That sort of idiot idea.

Get it?

ACD

Posted by: acdouglas on December 16, 2002 5:03 PM



It's fascinating how hard some people work both to stifle their own natural enjoyment of natural beauty and then to try to make other people feel ashamed of their own innate feelings. No wonder the prestige art business is such a minor league clique these days.

Galen Rowell had a consciously worked out aesthetic philosophy: he would only take realistic photos of natural beauty, but he would make whatever sacrifices were necessary to get to the perfect place at the perfect time. He'd ski for six weeks with two companions across pitiless glaciers 20,000 feet up in the Karakorams, a first traverse it took him months to recover from. Ultimately, and hardly surprisingly, he gave his life for his artistic philosophy -- he died in a small plane crash returning from the Bering Strait.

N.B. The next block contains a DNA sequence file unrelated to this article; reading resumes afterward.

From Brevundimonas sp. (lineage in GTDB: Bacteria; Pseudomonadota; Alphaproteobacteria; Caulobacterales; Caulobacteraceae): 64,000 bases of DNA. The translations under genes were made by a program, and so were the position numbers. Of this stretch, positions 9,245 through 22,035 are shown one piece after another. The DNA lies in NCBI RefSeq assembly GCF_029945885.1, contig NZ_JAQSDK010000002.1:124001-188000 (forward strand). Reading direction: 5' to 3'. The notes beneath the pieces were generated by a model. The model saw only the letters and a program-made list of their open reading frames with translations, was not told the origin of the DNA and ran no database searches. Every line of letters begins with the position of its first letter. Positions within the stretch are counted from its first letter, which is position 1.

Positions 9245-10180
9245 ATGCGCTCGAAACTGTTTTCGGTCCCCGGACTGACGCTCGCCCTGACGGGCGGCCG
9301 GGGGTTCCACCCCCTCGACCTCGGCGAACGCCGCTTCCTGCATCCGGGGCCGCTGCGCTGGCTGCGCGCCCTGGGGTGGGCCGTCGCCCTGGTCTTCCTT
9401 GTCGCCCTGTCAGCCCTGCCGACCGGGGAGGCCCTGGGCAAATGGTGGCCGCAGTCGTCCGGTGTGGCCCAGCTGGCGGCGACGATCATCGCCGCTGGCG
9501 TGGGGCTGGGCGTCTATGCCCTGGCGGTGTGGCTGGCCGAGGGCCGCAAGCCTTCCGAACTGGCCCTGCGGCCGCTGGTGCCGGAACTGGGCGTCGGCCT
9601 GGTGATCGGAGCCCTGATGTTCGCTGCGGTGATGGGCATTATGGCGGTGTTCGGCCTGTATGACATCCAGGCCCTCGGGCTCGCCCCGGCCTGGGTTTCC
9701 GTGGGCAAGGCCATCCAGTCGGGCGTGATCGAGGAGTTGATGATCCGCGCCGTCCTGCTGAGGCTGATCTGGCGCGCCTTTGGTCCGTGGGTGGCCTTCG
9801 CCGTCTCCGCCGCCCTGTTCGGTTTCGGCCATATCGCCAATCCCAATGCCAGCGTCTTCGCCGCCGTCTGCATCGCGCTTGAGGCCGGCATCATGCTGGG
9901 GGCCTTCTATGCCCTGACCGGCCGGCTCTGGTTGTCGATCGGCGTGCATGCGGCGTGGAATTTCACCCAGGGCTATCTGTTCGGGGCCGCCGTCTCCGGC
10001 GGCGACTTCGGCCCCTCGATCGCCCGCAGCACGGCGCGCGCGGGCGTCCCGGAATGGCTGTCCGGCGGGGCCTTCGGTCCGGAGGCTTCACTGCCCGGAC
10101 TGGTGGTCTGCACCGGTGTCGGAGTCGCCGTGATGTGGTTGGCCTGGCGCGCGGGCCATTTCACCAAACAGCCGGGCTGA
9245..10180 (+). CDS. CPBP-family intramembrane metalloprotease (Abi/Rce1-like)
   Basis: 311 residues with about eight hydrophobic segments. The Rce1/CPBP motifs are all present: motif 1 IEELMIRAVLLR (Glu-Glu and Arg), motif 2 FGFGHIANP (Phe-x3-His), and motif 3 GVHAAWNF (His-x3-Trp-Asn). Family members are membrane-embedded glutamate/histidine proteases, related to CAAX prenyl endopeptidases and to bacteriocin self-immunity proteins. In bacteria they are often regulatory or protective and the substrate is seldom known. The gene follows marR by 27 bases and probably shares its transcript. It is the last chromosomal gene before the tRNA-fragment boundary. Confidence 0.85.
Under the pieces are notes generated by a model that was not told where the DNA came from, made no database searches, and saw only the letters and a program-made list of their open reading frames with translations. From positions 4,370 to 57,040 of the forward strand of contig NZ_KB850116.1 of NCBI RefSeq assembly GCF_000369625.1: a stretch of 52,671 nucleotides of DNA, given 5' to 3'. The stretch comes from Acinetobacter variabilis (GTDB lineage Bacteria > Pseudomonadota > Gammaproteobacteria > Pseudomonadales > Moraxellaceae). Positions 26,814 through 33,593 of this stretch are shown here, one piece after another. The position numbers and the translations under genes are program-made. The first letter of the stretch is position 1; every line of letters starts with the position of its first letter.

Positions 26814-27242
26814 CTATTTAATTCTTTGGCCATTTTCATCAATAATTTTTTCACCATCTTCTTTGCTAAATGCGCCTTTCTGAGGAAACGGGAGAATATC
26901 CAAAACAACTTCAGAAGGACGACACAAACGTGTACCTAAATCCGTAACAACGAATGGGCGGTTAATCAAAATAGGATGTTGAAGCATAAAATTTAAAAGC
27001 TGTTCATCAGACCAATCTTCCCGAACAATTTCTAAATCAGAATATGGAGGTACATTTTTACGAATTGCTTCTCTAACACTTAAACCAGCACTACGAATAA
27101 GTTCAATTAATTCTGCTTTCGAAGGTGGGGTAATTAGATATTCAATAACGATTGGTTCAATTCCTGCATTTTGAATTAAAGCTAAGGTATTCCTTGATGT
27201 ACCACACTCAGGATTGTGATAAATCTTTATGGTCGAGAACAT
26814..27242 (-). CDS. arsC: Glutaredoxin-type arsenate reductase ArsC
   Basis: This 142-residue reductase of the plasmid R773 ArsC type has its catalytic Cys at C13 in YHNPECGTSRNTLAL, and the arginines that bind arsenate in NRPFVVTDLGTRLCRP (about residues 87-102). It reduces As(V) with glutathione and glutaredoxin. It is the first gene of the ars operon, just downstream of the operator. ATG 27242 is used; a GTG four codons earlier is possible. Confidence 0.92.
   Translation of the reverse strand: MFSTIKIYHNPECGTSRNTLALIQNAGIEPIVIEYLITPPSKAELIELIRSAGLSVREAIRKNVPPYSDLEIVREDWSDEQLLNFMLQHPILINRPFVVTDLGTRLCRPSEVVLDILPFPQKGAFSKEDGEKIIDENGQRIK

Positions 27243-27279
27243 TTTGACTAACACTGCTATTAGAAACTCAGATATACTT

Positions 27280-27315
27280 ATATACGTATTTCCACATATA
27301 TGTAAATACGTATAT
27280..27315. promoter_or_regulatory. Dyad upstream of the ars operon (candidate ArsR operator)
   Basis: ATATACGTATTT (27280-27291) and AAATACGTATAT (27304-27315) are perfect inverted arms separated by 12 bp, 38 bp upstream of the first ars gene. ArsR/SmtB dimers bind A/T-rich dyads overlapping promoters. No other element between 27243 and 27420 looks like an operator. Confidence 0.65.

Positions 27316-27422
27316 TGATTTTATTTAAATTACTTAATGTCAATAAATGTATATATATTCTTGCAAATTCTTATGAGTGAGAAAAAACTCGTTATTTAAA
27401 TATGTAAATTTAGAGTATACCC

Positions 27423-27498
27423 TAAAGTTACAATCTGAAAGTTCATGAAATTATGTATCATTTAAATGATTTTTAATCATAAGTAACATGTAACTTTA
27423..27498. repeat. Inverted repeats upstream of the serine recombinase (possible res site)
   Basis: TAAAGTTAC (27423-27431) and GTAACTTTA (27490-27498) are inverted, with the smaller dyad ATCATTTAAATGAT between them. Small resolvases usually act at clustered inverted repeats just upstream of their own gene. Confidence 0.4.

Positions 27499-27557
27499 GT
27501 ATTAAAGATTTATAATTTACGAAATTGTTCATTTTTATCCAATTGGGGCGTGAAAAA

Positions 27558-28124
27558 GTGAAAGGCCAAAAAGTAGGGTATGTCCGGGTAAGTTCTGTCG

Posted by: Steve Sailer on December 16, 2002 9:06 PM



The overheated rhetoric is giving me the feeling that I have walked into some Munich beer hall, circa 1923:

"War against the idiot ideas (N.B., I called the ideas idiot, not your good self) that currently infect, corrupt, enervate, and emasculate current American culture.

I hardly know where to begin...well,let me try— by attending to this scare crow, "Like the idea that being a "nice" and "caring" and "non-judgmental" human being is more important than... anything." Who holds that view or at least who in this flurry of exchanges about photography and emulsions and Italian Opera has expressed that view?